The peace walls, like the Belfast Agreement itself, have brought an important measure of temporary peace to Northern Ireland. Paramilitaries from the Catholic and Protestant communities are no longer killing each other. However, neither the walls nor the agreement resolves the long-term future of the people of Northern Ireland. Even with the important peace initiatives such as those promoted by the Corrymeela Community, the Protestant and Catholic religious and cultural communities are far from coming to an understanding of their shared past and future. Economically, Northern Ireland must find a way to sustain itself as it cannot count on millions of British pounds indefinitely.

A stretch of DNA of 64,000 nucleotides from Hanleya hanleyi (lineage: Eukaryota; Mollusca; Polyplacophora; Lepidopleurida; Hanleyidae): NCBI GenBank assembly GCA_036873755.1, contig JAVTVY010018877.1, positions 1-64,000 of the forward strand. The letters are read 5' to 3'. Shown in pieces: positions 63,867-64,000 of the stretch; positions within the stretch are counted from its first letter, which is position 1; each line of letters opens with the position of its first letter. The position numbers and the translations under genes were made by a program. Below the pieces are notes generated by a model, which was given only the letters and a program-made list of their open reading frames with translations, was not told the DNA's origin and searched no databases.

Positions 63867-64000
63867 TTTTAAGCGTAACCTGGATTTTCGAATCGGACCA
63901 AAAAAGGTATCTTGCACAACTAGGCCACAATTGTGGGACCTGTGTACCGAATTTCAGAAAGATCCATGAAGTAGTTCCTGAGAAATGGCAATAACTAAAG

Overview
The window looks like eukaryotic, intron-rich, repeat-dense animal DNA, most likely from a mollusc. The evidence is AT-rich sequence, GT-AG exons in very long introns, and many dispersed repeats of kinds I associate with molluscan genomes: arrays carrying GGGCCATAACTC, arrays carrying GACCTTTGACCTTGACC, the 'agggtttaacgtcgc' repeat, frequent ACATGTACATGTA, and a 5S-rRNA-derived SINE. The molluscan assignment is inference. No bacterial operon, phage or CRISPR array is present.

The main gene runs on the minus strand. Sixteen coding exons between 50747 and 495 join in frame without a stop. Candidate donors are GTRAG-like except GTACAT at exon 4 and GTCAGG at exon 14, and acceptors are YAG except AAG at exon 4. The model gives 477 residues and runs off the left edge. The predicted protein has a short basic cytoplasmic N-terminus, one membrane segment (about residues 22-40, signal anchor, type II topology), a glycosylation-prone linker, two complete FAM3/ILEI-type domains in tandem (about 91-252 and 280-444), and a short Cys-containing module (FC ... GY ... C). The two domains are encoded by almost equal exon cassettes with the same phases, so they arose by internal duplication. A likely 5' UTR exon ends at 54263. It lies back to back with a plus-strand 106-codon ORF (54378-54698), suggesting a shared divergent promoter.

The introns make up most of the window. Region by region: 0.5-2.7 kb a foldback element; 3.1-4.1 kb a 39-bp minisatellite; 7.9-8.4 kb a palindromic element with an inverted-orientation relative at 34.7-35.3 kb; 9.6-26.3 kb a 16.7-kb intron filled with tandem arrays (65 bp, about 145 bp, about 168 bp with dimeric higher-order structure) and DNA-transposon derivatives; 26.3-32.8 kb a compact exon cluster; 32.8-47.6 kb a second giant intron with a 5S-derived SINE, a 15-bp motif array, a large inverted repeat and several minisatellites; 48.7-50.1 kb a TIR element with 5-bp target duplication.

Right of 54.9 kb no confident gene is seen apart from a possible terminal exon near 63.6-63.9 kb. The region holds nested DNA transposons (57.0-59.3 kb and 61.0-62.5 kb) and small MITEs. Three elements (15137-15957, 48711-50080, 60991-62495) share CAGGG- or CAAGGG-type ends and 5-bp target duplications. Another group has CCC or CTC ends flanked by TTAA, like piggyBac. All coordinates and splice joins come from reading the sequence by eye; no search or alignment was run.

Finally, the Belfast agreement left open the possibility that the people of Northern Ireland could vote to change the country's political status at a future date. While currently there is no pressure from the Catholic population to declare the country's independence or to join with the Republic of Ireland in a united Ireland, there is a good chance that the question of whether to do so will become much more salient as the country's demographics continue to favour its growing Catholic population.